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Pulwama pencils script a made-in-Kashmir story

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Lassipora (Pulwama): Every time a child picks up a pencil to write, chances are he or she may be holding a piece of Kashmir. A significant portion of the wood in making the country’s top brands of pencils comes from South Kashmir.

Not many know that Oukhoo, the Pencil Village in the militant hotbed of Pulwama, is the hub for making pencil slats, the main raw material. Dozens of units are engaged in preparing slats inside homes from a special poplar tree that grows only in the wetlands of district.

“The wood of trees grown here has the right amount of moisture for making pencils,” says Abdul Rahim, who owns a small unit.


Officials say at present 60% of pencil production work is done in the units at Lassipora, one of Kashmir’s biggest industrial estates set up over 300 hectares in 1984.

Surrounded by apple orchards, hundreds of bags of raw wood neatly stacked and ready for despatch to the country’s prominent pencil-making industries are testimony to the work 250 units are doing at the estate.

“We have eight units where slats are prepared and we supply the raw material to Hindustan Pencils, which makes the Natraj and Apsara brands, and is the second biggest pencil manufacturer in the world,” says Feroz Ahmad, who set up his first unit in 2013 and owns another one in neighbouring Kakpora.


Ahmad, a graduate from Amar Singh College, Srinagar, says that most of the work in these units is being done by local women. “This industry generates employment for nearly 2,000 people. At Oukhoo, small units have come up in homes,” he says.

Slats prepared in Pulwama are sent to units where pencils are made. “Earlier, we used to supply wood to pencil makers but now we have started making slats that has helped generate jobs,” says Shabir Ahmad, a unit owner.

The unit owners are keen on making the whole pencil in Kashmir and then selling it. “We do the basic work here as the raw material is easily available. If the government gives us incentive then complete pencils can be made here,” says Showkat Ahmad, a unit holder, adding that initially the government needs to support them as they have to compete with big brands.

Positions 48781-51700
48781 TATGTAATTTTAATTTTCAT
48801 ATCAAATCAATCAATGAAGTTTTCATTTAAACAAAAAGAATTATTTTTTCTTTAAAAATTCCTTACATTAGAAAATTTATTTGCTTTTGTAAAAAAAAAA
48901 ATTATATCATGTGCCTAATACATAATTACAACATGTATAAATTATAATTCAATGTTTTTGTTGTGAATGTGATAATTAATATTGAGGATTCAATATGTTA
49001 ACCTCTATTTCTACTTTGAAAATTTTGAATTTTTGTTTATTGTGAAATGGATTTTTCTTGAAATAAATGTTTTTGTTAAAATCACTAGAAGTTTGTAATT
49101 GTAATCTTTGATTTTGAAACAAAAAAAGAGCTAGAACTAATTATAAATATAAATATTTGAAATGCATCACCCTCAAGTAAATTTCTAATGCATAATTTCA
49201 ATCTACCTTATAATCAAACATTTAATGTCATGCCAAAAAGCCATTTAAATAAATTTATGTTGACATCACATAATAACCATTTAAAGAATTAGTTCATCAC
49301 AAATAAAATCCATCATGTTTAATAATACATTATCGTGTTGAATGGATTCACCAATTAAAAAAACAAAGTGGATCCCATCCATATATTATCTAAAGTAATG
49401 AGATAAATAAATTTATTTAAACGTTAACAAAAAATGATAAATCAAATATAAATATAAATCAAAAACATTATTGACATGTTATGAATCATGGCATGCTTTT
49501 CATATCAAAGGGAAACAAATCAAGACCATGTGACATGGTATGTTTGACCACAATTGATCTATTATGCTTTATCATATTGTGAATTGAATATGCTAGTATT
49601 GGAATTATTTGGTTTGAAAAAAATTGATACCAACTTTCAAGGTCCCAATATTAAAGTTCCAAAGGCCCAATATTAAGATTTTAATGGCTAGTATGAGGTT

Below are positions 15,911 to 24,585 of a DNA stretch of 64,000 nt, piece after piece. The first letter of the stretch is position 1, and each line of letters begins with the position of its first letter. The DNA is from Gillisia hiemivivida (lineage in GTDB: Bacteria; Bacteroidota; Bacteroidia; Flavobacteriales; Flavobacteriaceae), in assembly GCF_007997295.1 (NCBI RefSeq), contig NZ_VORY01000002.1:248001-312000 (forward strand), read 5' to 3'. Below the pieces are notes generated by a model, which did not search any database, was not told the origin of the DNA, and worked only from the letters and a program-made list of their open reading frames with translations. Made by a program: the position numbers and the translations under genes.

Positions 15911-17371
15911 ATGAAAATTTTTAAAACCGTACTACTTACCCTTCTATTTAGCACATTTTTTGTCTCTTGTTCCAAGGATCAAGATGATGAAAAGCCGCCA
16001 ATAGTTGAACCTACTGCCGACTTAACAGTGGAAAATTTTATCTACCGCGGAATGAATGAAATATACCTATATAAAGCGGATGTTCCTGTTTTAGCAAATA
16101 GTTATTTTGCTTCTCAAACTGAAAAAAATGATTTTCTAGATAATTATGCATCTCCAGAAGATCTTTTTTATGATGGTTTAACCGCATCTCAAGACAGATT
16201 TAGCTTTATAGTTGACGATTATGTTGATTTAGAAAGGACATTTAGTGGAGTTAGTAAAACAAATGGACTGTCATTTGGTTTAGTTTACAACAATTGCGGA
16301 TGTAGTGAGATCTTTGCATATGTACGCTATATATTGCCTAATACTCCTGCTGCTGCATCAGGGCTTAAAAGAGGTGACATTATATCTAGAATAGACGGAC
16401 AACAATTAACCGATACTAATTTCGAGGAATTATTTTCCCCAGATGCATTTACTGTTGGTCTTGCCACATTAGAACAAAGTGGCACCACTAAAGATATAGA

“If we start manufacturing pencils from this estate, thousands will get jobs. It only needs government support. I’m ready for full-fledged production,” he says, adding it’s owners making slats who pay the maximum tax in Pulwama.

The estate unit holders’ president at Lassipora, Nissar Ahmad, says there is an opportunity for growth if the government provides a level-playing field. “The toll post at Lakhanpur (Jammu) has been abolished for unit holders outside the state. How does the government expect the local industry to compete with big units? Yes, our raw material goes outside the state but for finished products, we have to rely on the local market,” he says.

If raw material is procured from outside Kashmir, it is stuck on the national highway for days. “We have been waiting for the completion of the highway for decades,” he says, adding frequent and unscheduled power cuts is another problem. “When units don’t have power, they rely on generators that raise production cost,” he says.

Work at the industrial estate gained momentum after 2006 when the government started developing it into a hub. Fourteen cold stores, where thousands of metric tonnes of fruit are stored, is also another attraction.

“We have big cold stores, TMT, foam, leather, fabrication, milk units here that generate employment for more than 10,000 people,” says Mohammad Rafi Mir, the manager of the Lassipora industrial estate.

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